Jamaica's R&B monarch - Ben E. King, a household name and face on the island of reggae
One of the most popular 'oldies' in Jamaican music history is Stand By Me. Even to this day, it remains a popular draw at any Jamaican party.
A Jamaican and a United States top-10 hit in both 1961, and later in 1986 (when it was used as the theme of a film of the same name), and a number-one hit in the United Kingdom in 1987, the recording was on the lips of almost every Jamaican at the time, and could be found in almost every jukebox across the country.
The singer, Ben E. King, born Benjamin Earl Nelson in North Carolina on September 28, 1938, was just as popular, becoming a household name on the island.
This, no doubt, was facilitated by his many visits to Jamaica, during which he endeared himself to thousands of music lovers with numerous hits, and the many stage shows he appeared on. As recent as Sunday, May 12, King, at age 74, amazingly charmed an audience with some quintessential ballads at the Courtleigh Auditorium in New Kingston on a bill titled, 'An Evening of Musical Memories and Excellence'.
His other exploits on Jamaican shores include an appearance on the Ska-Lyp-Soul shows, alongside The Mighty Sparrow, and songstress Betty Everett, at the State Theatre in Kingston, the Coral Theatre in Montego Bay, and the Doric Theatre in Savanna-la-Mar, between September 10 and 15, 1965. Fast-forwarding to September 2005, 40 years later, King was again serenading an audience alongside local stars, Marcia Griffiths, Ken Boothe, Ernie Smith and the Fab Five band, at the Morgan's Harbour Hotel in Port Royal on a bill titled, 'An Evening On The Harbour'.
King's intense love for Jamaica and its women in particular, led him to compose and record in the early 1960s, the patriotic song, Jamaica.
Oh Jamaica, little island shining in the sea
there the dark-eyed girl who is waiting just for me.
Oh Jamaica where the gentle trade winds blow.
Once I hold her in my arms again, I'll never ever let her go.
King came to prominence under the most bizarre and fortuitous circumstances when the group he started singing with, The Crowns, were drafted out of sheer desperation, to replace another, known as The Drifters, which had an unresolved salary dispute with their manager, George Treadwell.
The Drifters were fired 'en masse' in June 1958, and Treadwell found himself without a group, and in a precarious position. He had upcoming engagements to fulfil at the Apollo Theatre in New York. Failure to fulfil these engagements could lead to court action.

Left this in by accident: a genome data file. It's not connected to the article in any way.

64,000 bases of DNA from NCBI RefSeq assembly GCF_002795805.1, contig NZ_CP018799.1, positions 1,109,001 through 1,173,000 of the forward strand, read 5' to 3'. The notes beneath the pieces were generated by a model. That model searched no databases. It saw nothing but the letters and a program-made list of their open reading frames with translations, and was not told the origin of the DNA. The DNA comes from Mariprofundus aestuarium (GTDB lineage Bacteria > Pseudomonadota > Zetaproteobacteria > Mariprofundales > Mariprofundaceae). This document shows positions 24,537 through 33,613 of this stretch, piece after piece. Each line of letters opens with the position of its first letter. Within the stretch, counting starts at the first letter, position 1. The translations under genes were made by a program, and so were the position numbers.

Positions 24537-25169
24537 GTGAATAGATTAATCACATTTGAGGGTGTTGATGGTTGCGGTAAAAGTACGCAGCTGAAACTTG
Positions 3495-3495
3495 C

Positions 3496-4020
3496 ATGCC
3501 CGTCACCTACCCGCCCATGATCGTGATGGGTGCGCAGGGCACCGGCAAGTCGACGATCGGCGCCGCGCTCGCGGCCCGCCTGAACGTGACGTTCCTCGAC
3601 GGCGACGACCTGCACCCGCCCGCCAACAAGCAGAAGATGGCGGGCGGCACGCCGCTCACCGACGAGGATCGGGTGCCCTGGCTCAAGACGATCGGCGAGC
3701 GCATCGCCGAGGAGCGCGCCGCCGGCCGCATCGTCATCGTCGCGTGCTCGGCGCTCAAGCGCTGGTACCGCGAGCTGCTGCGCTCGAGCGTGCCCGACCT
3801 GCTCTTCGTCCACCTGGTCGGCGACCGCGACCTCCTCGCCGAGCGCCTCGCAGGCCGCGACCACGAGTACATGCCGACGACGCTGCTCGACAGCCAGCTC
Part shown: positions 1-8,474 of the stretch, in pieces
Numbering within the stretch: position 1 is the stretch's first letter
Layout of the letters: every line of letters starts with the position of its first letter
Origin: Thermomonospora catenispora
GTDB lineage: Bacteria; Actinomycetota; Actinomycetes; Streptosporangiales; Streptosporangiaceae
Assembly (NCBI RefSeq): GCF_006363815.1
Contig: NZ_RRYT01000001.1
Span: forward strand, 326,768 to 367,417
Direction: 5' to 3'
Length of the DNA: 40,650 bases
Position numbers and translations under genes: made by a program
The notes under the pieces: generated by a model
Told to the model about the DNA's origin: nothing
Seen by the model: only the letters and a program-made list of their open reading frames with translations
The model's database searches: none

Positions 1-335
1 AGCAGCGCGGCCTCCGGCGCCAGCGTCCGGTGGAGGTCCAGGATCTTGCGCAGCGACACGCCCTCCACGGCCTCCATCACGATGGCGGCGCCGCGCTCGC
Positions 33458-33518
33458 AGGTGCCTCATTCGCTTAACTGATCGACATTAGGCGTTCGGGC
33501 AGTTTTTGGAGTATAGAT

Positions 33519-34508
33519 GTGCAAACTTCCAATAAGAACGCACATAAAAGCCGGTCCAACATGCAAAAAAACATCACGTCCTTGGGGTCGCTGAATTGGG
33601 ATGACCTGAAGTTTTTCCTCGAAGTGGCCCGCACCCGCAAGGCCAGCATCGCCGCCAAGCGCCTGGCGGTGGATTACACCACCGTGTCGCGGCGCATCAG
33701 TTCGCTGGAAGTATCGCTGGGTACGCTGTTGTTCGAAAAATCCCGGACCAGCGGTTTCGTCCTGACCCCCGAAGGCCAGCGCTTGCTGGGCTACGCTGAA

Ben E. King and his group, The Crowns, were in the right place at the right time. Treadwell spotted them at the Apollo and negotiated a contract with their manager, Lover Patterson, in June 1958.
Treadwell had rid himself of his problem, while maintaining the continuity of The Drifters name, and the all-important bookings it brought.
The new Drifters
For the first 10 months under Treadwell, King and the other Crown members - Charlie Thomas, Doc Green and Elsbeary Hobbs, worked in the shadow of the old group, fulfilling their obligated contracts on the road, albeit characterised by the awkwardness of performing songs they were unaccustomed to.
The group managed to survive and were ready to do its first recording as the new Drifters in March 1959.
King's elevation to the position of lead vocalist of the group was also a fortuitous happening. He co-wrote the group's first recording, There Goes My Baby, but was not slated to lead, until Charlie Thomas developed mic fright in studio and King deputised. The result was a landmark masterpiece.
Never before had anyone dared to overlay Latin percussion and violins on a rhythm and blues recording. The novelty of the sound, at first, made it appear a complete mess in the eyes of some observers, but the music with its rich alluring appeal, made it an instant hit, and the group's and King's first million seller.
Released in the United Kingdom, it brought the 20-year-old to the attention of overseas audiences. His follow-ups, Dance With Me, This Magic Moment, I Count The Tears, and Save The Last Dance For Me, his second million seller with the group, maintained the momentum.
King left the group over salary issues at the end of 1960. Embarking on a solo career, and remaining with Atlantic Records, he scored his first solo hit the following year with the ballad, Spanish Harlem, which tells the story of a lady, likened unto a Spanish rose:
It is a special one
It's never seen the sun
It only comes up when the moon is on the run
And all the stars are gleaming.
It starts a fire there, and then I lose control and have to beg your pardon.
I'm going to pick that rose and watch her as she grows in my garden.
Like many of his recordings, which are based on the theme of romance, King's next solo single, Stand By Me, written by Jerry Leiber and Mike Stoller, continued the trend, and was voted one of the songs of the century by the Recording Industry Association of America. The song, which seems to have more than one interpretation, ran in part:
When the night has come and the land is dark
And the moon is the only light we see
No, I won't be afraid
Just as long as you stand by me,
whenever you're in trouble won't you stand by me.
King's other well-known songs include, Don't Play That Song, Amor, Seven Letters, River Of Tears, How Can I Forget, Gypsy, Ecstasy, I, Who Have Nothing, Imagination and That's When It Hurts.
As a Drifter and as a solo artiste, King had achieved five number one hits: There Goes My Baby, Save The Last Dance For Me, Stand By Me, Supernatural Thing, and the 1986 re-issue of Stand By Me. He also had 12 top-10 hits and 25 top-40 ones.